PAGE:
people believe him when he says: “The election will be free and fair”?

In that case, why did Parliament, with such indecent haste, fast-track the
obnoxious General Laws Amendment Bill, which seriously interferes with the
Electoral Act?

Why does the government need the Public Order and Security Act, under which
criticism of the President will become a crime punishable by a jail

And finally, why does the government need the Access to Information and
Protection of Privacy Bill which effectively gags the independent Press? In
simple terms, can you buy a used car from this man?

It may sound as if people are trying to trivialise the President’s position,
but these are questions being asked: is Mugabe definitely going to allow a
free and fair presidential election?

There has been so much violence already that there are people convinced that
going to the polls on 9 and 10 March will be a waste of time. Zanu PF has
ensured it will win, never mind how.

But perhaps there is a silver lining in all this gloom: what seems to be
Zanu PF’s tacit acceptance of the probability of defeat. At the Victoria
Falls conference last month, a document warning of defeat in the
presidential election was tabled.

It identified the probable cause of such a defeat as corruption. Tsvangirai
says Obasanjo “wanted to know what would happen if Mugabe lost the election”
. It’s not clear if the Nigerian president asked this question on his own
behalf or on Mugabe’s behalf.

Either way, the question is most intriguing. It suggests that Mugabe’s
defeat in the March election is not the impossible fluke that some people
thought it would be. It would help the country if Mugabe himself has begun
to accept he is not invincible.

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ZIMBABWE: WFP aid arrives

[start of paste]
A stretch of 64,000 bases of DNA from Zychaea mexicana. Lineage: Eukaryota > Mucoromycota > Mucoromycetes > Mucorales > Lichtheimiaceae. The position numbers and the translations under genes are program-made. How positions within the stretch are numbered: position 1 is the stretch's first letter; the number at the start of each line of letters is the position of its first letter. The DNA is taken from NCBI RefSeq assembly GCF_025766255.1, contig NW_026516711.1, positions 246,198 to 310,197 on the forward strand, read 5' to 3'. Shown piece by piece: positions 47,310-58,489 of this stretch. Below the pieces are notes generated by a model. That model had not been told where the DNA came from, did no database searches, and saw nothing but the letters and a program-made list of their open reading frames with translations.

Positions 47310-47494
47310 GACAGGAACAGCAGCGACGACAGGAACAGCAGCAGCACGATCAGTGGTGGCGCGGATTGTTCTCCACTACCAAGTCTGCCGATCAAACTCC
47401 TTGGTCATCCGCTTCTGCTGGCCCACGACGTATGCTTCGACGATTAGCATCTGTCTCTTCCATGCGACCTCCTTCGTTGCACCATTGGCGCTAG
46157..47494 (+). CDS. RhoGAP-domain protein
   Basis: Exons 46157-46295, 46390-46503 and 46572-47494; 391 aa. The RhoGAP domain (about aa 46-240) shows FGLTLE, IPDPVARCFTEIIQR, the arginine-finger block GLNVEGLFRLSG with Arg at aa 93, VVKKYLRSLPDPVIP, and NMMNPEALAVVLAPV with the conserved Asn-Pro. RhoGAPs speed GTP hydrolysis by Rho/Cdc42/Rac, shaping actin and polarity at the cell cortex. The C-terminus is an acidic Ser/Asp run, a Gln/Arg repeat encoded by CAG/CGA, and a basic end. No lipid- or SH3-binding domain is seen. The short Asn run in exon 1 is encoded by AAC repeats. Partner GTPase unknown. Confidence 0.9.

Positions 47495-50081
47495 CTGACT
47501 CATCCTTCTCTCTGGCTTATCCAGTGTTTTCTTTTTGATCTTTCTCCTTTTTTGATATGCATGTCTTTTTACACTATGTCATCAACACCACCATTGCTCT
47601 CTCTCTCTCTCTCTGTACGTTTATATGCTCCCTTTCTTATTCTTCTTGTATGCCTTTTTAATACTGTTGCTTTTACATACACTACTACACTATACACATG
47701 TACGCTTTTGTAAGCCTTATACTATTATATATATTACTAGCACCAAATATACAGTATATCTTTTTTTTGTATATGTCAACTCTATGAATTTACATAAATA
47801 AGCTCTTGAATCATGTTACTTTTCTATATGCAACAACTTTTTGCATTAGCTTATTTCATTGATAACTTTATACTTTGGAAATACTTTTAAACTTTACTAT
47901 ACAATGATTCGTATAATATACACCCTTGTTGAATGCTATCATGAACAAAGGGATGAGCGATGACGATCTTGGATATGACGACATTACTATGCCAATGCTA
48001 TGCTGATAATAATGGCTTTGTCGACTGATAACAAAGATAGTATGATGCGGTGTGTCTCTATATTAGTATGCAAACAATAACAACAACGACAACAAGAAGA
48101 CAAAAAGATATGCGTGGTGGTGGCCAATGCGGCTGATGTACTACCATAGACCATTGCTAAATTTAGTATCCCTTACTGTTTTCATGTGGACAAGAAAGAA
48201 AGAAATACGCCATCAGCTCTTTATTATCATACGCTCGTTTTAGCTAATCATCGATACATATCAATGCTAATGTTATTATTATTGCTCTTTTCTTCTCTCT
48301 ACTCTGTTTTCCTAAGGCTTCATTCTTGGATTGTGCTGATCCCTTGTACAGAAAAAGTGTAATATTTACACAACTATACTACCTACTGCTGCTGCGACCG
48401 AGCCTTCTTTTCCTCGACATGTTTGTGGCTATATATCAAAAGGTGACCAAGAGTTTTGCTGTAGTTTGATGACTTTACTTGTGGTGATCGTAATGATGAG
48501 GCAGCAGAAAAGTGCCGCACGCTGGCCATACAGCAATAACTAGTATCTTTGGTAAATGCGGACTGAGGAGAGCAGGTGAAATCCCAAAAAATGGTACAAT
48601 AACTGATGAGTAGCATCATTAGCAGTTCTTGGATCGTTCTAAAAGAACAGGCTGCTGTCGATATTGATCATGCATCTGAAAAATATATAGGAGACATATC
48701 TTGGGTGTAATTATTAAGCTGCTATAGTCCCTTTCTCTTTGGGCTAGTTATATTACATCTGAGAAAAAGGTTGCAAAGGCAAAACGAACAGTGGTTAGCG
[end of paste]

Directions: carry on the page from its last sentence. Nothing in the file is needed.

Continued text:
JOHANNESBURG, 24 January (IRIN) - The first consignment of food aid arrived in Zimbabwe on Wednesday, a spokeswoman for the United Nations World Food Programme (WFP) told IRIN.

"The first three trucks of food for WFP's Zimbabwe emergency arrived yesterday (Wednesday) by road. A total of 102 mt," Brenda Barton from WFP's regional office in Nairobi said on Thursday.

Barton noted that the food being brought into Zimbabwe was maize meal, a staple food for many Zimbabweans.

"Overall 5,200 mt of maize meal is to be moved over the coming weeks, followed by 600 mt of beans, groundnuts and 110 mt of vegetable oil," she added.

Barton said that the food was purchased in South Africa using US $1.8 million from WFP's emergency credit reserve. "For the first 1-2 weeks, an average of 150 mt will be delivered each day (five days a week) with a total of 750 mt a week. Transport deliveries will gradually increase," Barton added.

"The trucks are being loaded in Klerksdorp, South Africa. The first trucks will go to WFP's warehouse in Bulawayo, where the priority needs are and after to Chiredzi and Bindura warehouses," said Barton.

Barton added that distribution of the food would start "as early as possible" in February in "priority areas" when WFP's non-governmental organisation partners on the ground were ready and once the registration of beneficiaries had been completed.

WFP has appealed for US $60 million to feed some 558,000 Zimbabweans for a year.
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Canada condemns Zimbabwe, says sanctions possible
   Canada condemned Zimbabwean President Robert Mugabe on Thursday for cracking down on the media and opposition forces and said Ottawa would urge a crucial meeting of Commonwealth ministers next week to consider imposing sanctions on Harare.